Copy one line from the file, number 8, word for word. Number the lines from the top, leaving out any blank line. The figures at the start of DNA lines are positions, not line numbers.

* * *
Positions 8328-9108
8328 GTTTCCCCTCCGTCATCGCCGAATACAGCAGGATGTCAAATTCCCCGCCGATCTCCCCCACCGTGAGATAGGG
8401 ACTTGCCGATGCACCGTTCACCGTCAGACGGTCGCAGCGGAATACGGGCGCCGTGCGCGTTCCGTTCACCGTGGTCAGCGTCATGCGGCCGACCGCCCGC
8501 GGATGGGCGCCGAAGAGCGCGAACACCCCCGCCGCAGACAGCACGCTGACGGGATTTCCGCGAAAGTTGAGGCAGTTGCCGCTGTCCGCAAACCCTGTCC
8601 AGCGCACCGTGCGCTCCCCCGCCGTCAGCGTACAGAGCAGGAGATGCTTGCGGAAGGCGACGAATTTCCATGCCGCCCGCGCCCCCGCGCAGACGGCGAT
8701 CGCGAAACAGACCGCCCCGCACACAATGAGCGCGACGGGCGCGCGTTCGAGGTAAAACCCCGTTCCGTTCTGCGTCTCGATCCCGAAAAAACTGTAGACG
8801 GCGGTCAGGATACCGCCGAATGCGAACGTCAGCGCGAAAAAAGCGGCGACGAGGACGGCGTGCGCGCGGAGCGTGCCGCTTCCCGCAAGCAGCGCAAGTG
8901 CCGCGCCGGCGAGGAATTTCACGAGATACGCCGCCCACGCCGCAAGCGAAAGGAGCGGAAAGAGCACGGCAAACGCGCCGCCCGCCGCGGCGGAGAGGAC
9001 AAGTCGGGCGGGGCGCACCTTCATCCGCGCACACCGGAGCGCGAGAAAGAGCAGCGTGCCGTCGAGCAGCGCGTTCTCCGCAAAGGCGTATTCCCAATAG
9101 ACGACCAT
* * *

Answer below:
8901 CCGCGCCGGCGAGGAATTTCACGAGATACGCCGCCCACGCCGCAAGCGAAAGGAGCGGAAAGAGCACGGCAAACGCGCCGCCCGCCGCGGCGGAGAGGAC